High Holidays Feature (11): Poles Begin to Come to Terms with History of Anti- Semitism

A ceremony in the southern Polish city of Kielce in July represented a major step in a painful process: the growing recognition by Poles of the extent that recent Polish history was marred by anti-Semitism.

The highly publicized ceremony commemorated the 50th anniversary of a postwar pogrom during which a Polish mob, inflamed by anti-Semitism, killed 42 Jewish Holocaust survivors.

The ceremony, which was attended by government officials, church and Jewish leaders, local dignitaries, Holocaust survivors from Kielce and their children, and ordinary townspeople, marked Poland’s official atonement for the pogrom and request for forgiveness.

“Half a century after the tragic Kielce events, which have left a bloody imprint on Polish-Jewish relations, we owe ourselves words of truth and moral evaluation,” Polish Prime Minister Wlodzimierz Cimoszewicz told the crowd.

“Deeply regretting everything that Poles have ever been guilty of against Jews and sincerely apologizing for it, we see the need to work towards true Polish- Jewish reconciliation and brotherhood, which we truly believe is possible in a world on the threshold of the third millennium,” he said.

Cimoszewicz’s words forcefully reiterated a groundbreaking statement issued in January by Poland’s Foreign Minister Dariusz Rosati.

“We are ashamed that Poles were the ones who committed this crime,” he said in a letter to the World Jewish Congress that called for Polish-Jewish reconciliation. “We would like to ask for your forgiveness.”

Observers involved in Polish-Jewish relations regard these powerfully expressed official sentiments as a potential turning point in the difficult process of coming to terms with the past.

“In some ways, this process bears similarities to America’s coming to terms with Vietnam,” University of Wisconsin anthropologist Jack Kugelmass, who has written extensively on Polish-Jewish relations, said in an interview.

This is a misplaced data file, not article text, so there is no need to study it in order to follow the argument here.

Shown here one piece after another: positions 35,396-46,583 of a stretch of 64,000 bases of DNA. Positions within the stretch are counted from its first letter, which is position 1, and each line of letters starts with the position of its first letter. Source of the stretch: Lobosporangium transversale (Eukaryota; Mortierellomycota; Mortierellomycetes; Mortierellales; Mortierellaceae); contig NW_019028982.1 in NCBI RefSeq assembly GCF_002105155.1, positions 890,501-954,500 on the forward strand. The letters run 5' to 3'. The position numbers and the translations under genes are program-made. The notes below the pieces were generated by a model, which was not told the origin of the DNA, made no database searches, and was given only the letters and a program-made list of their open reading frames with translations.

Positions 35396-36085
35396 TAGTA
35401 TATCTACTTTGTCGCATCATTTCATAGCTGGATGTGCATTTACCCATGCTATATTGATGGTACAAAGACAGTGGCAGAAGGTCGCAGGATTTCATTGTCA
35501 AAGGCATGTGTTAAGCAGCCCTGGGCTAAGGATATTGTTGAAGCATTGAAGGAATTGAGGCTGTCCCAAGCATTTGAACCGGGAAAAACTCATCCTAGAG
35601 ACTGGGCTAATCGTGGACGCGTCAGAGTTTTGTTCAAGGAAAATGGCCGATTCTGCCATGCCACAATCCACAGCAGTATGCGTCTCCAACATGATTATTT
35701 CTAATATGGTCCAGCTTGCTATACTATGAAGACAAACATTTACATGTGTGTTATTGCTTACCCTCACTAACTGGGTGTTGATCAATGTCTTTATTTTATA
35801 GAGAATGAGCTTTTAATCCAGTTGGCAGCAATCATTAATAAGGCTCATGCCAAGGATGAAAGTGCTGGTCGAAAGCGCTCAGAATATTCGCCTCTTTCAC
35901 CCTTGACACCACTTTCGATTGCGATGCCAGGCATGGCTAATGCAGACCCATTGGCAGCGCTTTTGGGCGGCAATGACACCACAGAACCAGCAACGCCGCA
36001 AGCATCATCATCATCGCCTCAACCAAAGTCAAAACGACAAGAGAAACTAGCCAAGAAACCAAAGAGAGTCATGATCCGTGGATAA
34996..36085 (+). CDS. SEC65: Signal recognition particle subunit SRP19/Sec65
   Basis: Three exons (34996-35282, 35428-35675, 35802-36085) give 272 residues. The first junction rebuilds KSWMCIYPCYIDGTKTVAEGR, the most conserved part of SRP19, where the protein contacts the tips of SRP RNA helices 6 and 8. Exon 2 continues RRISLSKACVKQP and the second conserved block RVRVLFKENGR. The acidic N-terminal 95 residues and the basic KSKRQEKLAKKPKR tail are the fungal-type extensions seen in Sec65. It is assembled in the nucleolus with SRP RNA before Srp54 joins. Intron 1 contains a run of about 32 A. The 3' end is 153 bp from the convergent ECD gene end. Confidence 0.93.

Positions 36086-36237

“It is the recognition that one’s own people can do horrible things, and the trauma of coming to terms with this fact.”

Krysztof Sliwinski, who has served for a year in the unprecedented position of Polish ambassador to the Jewish Diaspora, said Poles “badly need a real turning point.”

“In my eyes, Kielce is a symbol of all sorts of suffering which Jews in this country suffered from their fellow citizens,” he said in an interview.

For Sliwinski, the Kielce commemoration was “not just to remember the pogrom, but it is to remember those who turned in Jews during the war, and [other] deeds that were harmful.”

He warned, however, that the sentiments expressed at the commemoration must not simply remain laudable political statements.

“It has to be the expression of the feelings of an important part of the Polish people,” he said.

The Kielce pogrom — the worst episode in a wave of anti-Jewish violence after the war in which at least 1,000 returning Jewish survivors were killed – - sealed the image widely held among Jews of Poles as anti-Semites.

Yet until recently, as the American Jewish Committee’s Poland consultant Stanislaw Krajewski said, “Even among the large number of Poles who have only positive attitudes toward Jews, only few [found] the courage to acknowledge anti-Semitism in recent Polish history, especially during World War II and the immediate postwar years.”